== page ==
Custom Annotation for Roboflow Pre-trained Models with CV2

Roboflow has a great playground of models for computer vision, including object detection and tracking. Their web interface allows you to create datasets and labeling tools that can help any team label faster and be more collaborative with their online labeling tools.

In addition to the tools for custom labeling, a huge community also publishes datasets and pre-trained models for object detection, classification, segmentation, keypoint detection, and semantic segmentation, among many others.

Today, we will use a model to classify an image for Rock, Paper, or Scissors using the "rock-paper-scissors-sxsw/14" model.

This is the image we will use for our little experiment; feel free to download it and save it as rock.jpg

Open Google Colab

Go to google colab and create a new notebook. Put the rock.jpg at the root directory.

Loading Libraries

To use Roboflow's API, we need to create an account and get the API key. The following code will install the inference library.#!pip install inference-sdk

!pip install inference-sdk

Now, let's load the required libraries. We will use inference_sdk to call the pre-trained model from Roboflow. cv2 will be used to load the rock.jpg image and create the bounding box, and matplotlib will be used to display the image in the lab notebook.

import inference_sdk
import cv2
import matplotlib.pyplot as plt

Call Roboflows Inference API

This code is provided by Roboflow as part of the snippets they offer for each model. This one uses the InferenceHTTPClient to call the model hosted on Roboflow remotely. The client.infer method will stream the image to the Roboflow API and return a json with the bounding box and the classification and confidence score information.

from inference_sdk import InferenceHTTPClient

CLIENT = InferenceHTTPClient(

result = CLIENT.infer('rock.jpg', model_id="rock-paper-scissors-sxsw/14")


The result object is a json that contains the following structure:

{'time': 0.04682349800009433,
 'image': {'width': 1024, 'height': 768},
 'predictions': [{'x': 552.5,
   'y': 383.5,
   'width': 385.0,
   'height': 371.0,
   'confidence': 0.5471271276473999,
   'class': 'Rock',
   'class_id': 1,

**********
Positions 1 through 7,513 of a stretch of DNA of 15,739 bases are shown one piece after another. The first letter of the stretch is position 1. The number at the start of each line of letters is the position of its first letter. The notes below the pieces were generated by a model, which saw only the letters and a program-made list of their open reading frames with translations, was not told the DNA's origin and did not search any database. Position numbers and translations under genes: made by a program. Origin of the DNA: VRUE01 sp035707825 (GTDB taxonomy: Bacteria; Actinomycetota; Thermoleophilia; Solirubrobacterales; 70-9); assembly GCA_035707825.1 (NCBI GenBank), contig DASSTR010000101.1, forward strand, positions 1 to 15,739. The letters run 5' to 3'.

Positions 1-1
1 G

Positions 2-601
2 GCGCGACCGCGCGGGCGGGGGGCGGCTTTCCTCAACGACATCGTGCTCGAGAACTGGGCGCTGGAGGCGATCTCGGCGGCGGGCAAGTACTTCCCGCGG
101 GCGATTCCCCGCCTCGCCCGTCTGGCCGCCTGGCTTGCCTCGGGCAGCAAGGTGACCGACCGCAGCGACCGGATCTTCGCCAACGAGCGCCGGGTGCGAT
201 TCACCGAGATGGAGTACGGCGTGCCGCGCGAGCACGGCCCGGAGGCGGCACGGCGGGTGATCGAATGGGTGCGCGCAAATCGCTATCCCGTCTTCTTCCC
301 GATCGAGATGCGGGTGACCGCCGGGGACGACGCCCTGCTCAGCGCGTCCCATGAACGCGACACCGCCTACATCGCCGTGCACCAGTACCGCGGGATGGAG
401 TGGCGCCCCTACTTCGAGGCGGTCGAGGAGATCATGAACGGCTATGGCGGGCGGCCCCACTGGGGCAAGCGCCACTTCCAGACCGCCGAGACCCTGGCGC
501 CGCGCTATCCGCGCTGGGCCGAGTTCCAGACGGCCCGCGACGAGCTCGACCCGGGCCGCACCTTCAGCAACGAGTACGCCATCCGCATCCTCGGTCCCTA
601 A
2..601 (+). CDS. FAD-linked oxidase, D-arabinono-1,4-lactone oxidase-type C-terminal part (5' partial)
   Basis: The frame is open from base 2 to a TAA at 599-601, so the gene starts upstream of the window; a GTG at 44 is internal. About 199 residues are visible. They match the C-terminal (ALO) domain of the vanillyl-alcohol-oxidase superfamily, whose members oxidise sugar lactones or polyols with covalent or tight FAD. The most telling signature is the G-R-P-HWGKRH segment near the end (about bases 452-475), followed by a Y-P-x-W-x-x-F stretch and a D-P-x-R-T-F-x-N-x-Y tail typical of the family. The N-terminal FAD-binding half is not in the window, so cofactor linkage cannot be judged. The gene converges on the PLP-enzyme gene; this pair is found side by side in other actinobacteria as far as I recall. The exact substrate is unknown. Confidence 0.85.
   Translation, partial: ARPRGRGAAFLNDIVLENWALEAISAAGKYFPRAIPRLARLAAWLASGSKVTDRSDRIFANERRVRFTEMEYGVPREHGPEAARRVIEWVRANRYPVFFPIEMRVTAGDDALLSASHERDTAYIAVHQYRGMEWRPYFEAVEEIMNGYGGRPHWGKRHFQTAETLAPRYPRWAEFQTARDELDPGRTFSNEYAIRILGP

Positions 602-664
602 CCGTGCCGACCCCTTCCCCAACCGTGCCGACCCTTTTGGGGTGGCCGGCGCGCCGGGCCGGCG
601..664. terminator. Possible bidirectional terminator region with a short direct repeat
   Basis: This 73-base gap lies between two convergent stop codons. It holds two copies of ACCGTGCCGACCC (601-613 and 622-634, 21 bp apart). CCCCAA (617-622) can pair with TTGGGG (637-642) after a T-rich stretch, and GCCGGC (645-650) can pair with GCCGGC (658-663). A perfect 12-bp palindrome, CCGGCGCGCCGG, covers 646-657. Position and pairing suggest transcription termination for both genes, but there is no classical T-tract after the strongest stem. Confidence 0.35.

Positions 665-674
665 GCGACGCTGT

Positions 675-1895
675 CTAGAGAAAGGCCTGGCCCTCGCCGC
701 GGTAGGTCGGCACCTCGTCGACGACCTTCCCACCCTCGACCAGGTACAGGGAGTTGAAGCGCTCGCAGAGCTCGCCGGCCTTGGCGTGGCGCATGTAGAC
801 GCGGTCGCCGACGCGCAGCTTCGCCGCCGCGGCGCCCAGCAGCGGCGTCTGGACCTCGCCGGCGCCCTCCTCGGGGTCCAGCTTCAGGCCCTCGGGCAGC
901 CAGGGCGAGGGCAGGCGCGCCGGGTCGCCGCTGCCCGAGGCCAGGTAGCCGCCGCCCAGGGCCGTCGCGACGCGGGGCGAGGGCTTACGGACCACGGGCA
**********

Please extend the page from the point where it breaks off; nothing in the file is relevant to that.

'detection_id': '90730496-ac1c-4f26-af09-b03b33409047'}]}

Custom Annotation with CV2

With the JSON structure, we will use cv2 (OpenCV) to create a rectangle object as the bounding-box and a text object to show the class label and the confidence score.

# Load the image
image = cv2.imread("rock.jpg")

# Get image dimensions
image_width = image.shape[1]
image_height = image.shape[0]

# Get prediction data from JSON
x = result['predictions'][0]['x']
y = result['predictions'][0]['y']
width = result['predictions'][0]['width']
height = result['predictions'][0]['height']

# Calculate coordinates for the bounding box
x_min = int(x - width / 2)
y_min = int(y - height / 2)
x_max = int(x + width / 2)
y_max = int(y + height / 2)

# Draw bounding box on the image
color = (0, 255, 0)  # Green color for the bounding box
thickness = 4
image_with_box = cv2.rectangle(image, (x_min, y_min), (x_max, y_max), color, thickness)

# draw label
text = result['predictions'][0]['class'] + ' ' + str(round(result['predictions'][0]['confidence'],2))
position = (x_min, y_min-10)  # Bottom-left corner of the text (x, y)
font_scale = 1
color = (255, 0, 0)  # Blue color in BGR
thickness = 2
line_type = cv2.LINE_AA

# Add text to the image
cv2.putText(image, text, position, font, font_scale, color, thickness, line_type)

# Display the annotated image

This code translates the coordinates provided by the Roboboflow model to something cv2 can understand. The resultant image is shown below.


The most complex part is showing the annotation. Roboflow's pre-trained models and tools make it easy to create custom datasets and models trained online with very little coding and very quickly. Roboflow offers a free account with limited functionalities (enough to run this example!). Other plans for computer vision tasks start at $250 USD per month.

So what If I want to do this myself with no Roboflow help? well, you will need to look for an annotation tool (like the COCO Annotator or the Ultralytics Annotator in case you are using one of the YOLO flavors) and an object detection framework such as YOLOv9 to train your models with GPUs from one of your favorite cloud providers such as AWS, Google Cloud or Azure).